The quotes at the beginning of Leo Tolstoy's story are worth thinking:

We know that we have passed out of death into life, beacsue we love the brethren. He that love not abideth in death. I Epistle St John iii.14

Whoso hath the world's goods, and beholded his brother in need, and shutteth up his compassion from him, how doth the love of God abide in him? My little children, let us no love in word, neither with tongue; but in deed and truth. iii 17-18

Love is God;and every one that loveth is begotten of God, and knoweth God. He that loveth not knoweth not God; for God is love. iv 7-8

No man had beheld God at any time; if we love one another, God abideth in us. 1v 12

God is love;and he that abideth in love abideth in God, and God abideth in him. iv 16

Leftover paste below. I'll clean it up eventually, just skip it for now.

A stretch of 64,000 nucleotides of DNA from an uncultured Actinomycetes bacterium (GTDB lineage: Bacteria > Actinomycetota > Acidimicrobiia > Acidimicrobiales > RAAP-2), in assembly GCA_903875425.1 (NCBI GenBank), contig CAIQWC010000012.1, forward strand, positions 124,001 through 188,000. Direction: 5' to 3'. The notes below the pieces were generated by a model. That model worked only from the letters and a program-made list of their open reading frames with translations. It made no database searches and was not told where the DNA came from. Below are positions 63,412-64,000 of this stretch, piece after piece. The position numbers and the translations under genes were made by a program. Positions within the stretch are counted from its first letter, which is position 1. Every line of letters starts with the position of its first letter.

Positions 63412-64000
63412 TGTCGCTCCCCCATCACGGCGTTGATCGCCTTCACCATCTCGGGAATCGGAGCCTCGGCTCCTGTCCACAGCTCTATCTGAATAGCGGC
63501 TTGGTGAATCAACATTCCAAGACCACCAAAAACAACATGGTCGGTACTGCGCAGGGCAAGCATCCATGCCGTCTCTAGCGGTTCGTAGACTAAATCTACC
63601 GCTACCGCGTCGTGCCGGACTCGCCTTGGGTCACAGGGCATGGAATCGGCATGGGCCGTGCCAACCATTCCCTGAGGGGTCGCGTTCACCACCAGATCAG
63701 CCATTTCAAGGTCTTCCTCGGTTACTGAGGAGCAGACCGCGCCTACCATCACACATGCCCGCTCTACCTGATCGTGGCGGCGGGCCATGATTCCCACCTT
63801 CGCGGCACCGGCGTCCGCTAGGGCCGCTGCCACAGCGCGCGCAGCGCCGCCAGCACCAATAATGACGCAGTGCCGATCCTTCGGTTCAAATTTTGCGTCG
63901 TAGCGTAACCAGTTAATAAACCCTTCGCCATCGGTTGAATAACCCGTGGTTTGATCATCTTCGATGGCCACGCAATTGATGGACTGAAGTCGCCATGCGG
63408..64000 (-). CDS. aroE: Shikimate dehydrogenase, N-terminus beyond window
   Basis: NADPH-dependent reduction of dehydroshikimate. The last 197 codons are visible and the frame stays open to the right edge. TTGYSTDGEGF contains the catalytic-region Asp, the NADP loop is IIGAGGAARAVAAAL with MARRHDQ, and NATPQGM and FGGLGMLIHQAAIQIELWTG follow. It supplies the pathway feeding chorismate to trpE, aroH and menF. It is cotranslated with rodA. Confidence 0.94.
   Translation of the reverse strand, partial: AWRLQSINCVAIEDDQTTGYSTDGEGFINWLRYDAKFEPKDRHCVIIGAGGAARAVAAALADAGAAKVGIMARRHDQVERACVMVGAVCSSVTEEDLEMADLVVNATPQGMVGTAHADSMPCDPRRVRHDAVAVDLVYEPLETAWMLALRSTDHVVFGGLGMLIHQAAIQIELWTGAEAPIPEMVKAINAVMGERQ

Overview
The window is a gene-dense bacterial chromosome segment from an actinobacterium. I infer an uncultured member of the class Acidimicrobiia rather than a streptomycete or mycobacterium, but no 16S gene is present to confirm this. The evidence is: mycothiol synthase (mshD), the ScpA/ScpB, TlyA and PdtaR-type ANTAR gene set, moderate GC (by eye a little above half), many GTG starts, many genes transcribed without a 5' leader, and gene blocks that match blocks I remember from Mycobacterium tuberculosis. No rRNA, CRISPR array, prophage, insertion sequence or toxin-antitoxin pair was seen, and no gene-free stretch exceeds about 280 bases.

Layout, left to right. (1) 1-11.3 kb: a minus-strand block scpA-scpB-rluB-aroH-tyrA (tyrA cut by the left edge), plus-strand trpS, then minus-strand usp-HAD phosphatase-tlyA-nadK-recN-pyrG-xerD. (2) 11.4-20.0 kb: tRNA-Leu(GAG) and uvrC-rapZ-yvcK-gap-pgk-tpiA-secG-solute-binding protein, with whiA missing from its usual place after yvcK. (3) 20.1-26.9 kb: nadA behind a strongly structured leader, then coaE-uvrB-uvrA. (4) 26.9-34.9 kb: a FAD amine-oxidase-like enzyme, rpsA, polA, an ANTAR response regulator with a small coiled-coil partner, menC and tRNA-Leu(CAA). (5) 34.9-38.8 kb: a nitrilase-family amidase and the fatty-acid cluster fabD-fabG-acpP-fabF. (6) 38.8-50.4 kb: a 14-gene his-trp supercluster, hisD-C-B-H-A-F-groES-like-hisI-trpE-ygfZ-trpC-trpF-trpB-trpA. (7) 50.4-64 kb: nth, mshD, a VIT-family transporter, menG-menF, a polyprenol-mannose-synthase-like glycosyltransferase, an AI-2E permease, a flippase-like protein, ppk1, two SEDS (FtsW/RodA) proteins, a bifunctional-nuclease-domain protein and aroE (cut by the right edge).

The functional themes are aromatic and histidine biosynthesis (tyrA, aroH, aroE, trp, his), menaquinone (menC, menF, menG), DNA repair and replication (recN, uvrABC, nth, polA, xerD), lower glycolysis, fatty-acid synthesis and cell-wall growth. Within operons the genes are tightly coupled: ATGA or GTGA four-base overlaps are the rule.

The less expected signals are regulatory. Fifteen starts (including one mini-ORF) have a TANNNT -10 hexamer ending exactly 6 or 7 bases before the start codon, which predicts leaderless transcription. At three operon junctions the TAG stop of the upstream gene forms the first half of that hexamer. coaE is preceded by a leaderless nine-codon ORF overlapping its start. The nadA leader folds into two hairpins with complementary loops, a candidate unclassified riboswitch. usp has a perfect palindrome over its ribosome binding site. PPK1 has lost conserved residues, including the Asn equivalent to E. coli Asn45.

If a man says, I love God, and hateth his brother, he is a liar; for he that loveth not his brother whom he hath seen, how can he love God whom he had not seen? iv 20

One of my teachers, the director of a school in Spain, told me once about her youthful longings to work in a community. As time went by, she confessed that just striving to hold a school smoothly in a way that everybody was heard and honored, was enough community for the time-being.

I have also the same longing, just striving to hold the family in loving relationships, to strive to "see" every person that I encounter and thus give them my attention, to be part of groups striving to do the same, to overcome our selfishness, and connect again with God so we can truly love one another, that maybe is enough community for the time-being.

May Michael protect us in that walk.